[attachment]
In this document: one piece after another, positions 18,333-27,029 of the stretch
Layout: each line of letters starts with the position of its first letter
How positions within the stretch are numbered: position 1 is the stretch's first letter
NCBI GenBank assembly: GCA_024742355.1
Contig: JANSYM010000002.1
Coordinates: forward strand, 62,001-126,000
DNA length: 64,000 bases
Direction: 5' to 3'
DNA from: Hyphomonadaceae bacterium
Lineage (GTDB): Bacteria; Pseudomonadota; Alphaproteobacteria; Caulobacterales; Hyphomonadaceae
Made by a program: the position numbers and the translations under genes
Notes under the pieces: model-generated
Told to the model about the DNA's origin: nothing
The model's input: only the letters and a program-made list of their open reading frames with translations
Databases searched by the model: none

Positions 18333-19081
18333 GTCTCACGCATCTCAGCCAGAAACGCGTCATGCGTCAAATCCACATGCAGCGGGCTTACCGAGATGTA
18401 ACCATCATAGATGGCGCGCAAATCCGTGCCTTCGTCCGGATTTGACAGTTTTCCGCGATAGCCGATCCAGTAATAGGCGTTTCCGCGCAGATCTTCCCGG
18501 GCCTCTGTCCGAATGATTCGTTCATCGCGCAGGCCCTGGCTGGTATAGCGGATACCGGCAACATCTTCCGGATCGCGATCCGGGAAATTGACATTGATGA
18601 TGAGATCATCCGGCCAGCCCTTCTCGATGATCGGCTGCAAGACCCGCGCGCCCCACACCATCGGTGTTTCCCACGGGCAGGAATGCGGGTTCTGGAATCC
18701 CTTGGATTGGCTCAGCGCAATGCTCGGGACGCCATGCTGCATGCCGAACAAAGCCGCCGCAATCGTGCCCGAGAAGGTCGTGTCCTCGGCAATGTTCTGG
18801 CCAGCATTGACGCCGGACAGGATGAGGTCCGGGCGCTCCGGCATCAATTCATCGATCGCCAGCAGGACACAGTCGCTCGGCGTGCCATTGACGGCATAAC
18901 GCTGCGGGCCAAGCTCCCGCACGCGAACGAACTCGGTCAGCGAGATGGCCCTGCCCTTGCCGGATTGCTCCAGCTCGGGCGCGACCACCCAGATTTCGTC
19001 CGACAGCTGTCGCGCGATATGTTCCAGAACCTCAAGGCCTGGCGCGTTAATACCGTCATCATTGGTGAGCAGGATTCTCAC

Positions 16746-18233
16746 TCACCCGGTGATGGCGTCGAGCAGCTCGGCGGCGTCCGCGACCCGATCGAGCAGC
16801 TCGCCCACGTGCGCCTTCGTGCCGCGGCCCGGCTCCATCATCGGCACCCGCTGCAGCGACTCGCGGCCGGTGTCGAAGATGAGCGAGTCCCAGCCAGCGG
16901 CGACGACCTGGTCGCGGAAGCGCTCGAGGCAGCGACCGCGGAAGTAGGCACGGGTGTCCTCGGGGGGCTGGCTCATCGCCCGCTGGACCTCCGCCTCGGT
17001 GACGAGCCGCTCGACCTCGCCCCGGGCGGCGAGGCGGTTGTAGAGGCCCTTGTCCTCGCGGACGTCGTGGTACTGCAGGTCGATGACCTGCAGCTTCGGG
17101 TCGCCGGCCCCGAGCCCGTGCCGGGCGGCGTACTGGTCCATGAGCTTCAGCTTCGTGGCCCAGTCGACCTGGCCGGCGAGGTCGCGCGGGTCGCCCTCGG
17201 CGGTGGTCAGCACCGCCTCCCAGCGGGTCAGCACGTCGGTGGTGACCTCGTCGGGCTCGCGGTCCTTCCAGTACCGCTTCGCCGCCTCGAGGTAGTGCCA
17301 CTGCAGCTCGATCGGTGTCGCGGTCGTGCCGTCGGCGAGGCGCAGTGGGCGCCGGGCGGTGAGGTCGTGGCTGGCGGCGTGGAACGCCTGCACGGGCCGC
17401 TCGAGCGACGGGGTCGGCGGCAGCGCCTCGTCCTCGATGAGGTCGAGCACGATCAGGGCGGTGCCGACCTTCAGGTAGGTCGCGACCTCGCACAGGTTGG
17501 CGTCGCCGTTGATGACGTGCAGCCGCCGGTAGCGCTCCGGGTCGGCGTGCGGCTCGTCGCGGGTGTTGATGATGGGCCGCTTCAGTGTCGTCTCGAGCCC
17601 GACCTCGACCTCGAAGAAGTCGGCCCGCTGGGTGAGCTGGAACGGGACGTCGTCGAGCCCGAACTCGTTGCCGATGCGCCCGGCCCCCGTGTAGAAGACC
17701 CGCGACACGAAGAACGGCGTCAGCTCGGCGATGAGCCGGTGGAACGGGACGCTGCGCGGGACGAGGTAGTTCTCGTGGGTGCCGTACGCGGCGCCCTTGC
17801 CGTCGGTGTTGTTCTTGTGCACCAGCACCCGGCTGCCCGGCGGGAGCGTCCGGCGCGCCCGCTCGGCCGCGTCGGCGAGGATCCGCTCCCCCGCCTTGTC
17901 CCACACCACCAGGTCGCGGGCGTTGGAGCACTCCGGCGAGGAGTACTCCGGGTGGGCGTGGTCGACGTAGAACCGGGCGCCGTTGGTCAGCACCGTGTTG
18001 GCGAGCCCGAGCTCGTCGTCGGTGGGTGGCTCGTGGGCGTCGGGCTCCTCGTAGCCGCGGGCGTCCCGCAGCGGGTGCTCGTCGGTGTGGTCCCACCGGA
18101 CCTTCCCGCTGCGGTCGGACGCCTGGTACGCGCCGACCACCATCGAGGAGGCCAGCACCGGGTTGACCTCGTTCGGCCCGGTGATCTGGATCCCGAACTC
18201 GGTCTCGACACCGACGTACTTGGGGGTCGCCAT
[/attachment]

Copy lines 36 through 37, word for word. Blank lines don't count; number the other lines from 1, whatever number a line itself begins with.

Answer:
17701 CGCGACACGAAGAACGGCGTCAGCTCGGCGATGAGCCGGTGGAACGGGACGCTGCGCGGGACGAGGTAGTTCTCGTGGGTGCCGTACGCGGCGCCCTTGC
17801 CGTCGGTGTTGTTCTTGTGCACCAGCACCCGGCTGCCCGGCGGGAGCGTCCGGCGCGCCCGCTCGGCCGCGTCGGCGAGGATCCGCTCCCCCGCCTTGTC